*Thanks to my friend Debra Dickey-Liang for sharing as today’s guest contributor!*

ElephantI’ve been a long-time fan of elephants! It’s taken me a while to figure out exactly why. I only knew that they were regal, majestic animals, dignified in their bearing, who have such expressive eyes that allow you to see into their very beings, and that they are excellent mothers who are fiercely protective of their young.

So by doing just the simplest of research, some of the admiration I have always felt for the magnificent elephant was put into very meaningful context. I’ve confirmed that:

• Elephants form deep family bonds.

• Having a baby elephant is a serious commitment.

• They are quite peaceful if left alone; typically very affectionate animals.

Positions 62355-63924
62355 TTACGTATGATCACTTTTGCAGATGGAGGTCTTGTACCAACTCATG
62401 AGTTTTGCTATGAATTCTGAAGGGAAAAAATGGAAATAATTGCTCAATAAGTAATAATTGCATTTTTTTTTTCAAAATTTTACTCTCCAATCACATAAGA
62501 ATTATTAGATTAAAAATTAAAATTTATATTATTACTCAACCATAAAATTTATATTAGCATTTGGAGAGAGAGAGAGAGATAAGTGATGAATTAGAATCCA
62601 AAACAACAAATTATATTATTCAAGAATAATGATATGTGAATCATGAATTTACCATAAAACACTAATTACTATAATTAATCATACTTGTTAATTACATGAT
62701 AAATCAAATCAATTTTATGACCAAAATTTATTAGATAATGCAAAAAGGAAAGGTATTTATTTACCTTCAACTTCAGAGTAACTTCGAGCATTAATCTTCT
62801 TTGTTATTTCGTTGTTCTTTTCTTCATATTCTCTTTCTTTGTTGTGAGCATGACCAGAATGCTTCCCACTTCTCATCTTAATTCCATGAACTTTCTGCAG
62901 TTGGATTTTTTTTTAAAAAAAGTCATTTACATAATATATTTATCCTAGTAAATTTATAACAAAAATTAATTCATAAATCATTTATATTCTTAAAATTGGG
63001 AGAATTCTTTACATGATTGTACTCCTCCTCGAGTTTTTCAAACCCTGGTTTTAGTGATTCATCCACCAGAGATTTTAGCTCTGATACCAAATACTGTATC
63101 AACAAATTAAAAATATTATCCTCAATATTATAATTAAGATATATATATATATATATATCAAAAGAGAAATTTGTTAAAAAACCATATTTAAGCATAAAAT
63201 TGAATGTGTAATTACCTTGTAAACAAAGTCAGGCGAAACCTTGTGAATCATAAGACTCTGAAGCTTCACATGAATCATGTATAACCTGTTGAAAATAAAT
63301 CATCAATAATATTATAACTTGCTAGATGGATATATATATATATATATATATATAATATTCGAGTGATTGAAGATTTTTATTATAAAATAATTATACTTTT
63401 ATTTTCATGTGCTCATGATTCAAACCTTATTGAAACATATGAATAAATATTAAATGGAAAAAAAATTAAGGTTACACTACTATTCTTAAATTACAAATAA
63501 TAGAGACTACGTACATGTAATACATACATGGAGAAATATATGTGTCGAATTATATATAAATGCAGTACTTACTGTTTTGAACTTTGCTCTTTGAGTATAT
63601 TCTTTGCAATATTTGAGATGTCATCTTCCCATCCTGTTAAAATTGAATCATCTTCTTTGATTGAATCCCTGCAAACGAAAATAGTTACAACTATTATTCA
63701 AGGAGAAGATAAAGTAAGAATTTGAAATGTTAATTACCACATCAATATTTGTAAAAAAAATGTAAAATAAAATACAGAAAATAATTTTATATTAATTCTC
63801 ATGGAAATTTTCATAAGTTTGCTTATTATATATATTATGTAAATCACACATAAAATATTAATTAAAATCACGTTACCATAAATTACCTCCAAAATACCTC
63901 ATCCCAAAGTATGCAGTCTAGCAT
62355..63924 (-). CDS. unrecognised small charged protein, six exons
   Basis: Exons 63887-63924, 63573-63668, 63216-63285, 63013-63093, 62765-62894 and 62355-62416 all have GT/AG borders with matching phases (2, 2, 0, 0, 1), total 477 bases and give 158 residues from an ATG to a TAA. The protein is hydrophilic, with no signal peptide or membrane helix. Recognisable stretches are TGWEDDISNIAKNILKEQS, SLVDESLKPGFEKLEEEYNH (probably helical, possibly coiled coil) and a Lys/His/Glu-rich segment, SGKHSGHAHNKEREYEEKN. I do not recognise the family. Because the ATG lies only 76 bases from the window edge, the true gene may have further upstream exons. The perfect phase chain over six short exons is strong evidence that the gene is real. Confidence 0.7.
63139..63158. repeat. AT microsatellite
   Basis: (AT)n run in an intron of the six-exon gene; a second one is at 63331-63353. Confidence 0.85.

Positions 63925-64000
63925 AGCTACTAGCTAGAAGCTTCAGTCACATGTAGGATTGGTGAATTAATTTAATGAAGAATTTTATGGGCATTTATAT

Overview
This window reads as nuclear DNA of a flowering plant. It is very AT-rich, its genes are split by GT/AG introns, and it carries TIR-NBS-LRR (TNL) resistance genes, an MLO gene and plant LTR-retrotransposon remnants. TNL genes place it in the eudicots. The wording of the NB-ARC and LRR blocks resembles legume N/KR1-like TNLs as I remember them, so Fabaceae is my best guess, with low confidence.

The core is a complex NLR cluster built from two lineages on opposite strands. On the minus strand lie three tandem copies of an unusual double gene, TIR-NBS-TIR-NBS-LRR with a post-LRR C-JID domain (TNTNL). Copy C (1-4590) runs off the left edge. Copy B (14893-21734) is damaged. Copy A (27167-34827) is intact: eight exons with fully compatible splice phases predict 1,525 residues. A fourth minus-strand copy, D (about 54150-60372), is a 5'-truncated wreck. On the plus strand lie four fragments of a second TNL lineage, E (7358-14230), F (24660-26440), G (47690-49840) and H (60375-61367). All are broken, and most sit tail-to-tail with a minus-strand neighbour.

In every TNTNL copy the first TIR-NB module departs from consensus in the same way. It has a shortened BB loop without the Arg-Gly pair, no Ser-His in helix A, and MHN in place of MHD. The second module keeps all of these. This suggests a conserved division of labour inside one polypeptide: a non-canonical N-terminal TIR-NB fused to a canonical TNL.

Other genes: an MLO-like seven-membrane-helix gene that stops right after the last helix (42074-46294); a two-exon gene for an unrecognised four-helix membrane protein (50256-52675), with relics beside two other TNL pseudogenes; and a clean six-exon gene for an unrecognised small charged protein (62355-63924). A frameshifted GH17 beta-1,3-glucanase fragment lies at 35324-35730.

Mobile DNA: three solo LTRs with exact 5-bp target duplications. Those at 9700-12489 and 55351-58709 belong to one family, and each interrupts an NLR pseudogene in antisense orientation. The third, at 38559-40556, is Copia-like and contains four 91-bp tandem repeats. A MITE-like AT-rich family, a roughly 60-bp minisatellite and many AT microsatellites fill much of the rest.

• Elephants are extremely intelligent and have memories that span many years.

• The matriarch and other senior females carry within their memories the wealth of knowledge gained from their life experiences. This is vital to the extended family’s well-being.

• They also display signs of grief, joy, anger, and play.

• Recent discoveries have shown that elephants can communicate over long distances by producing a sub-sonic rumble that can travel over the ground faster than sound through air. Other elephants receive the messages through the sensitive skin on their feet and trunks.

• The elephant is not thick-skinned, but actually has a very sensitive outer dermis.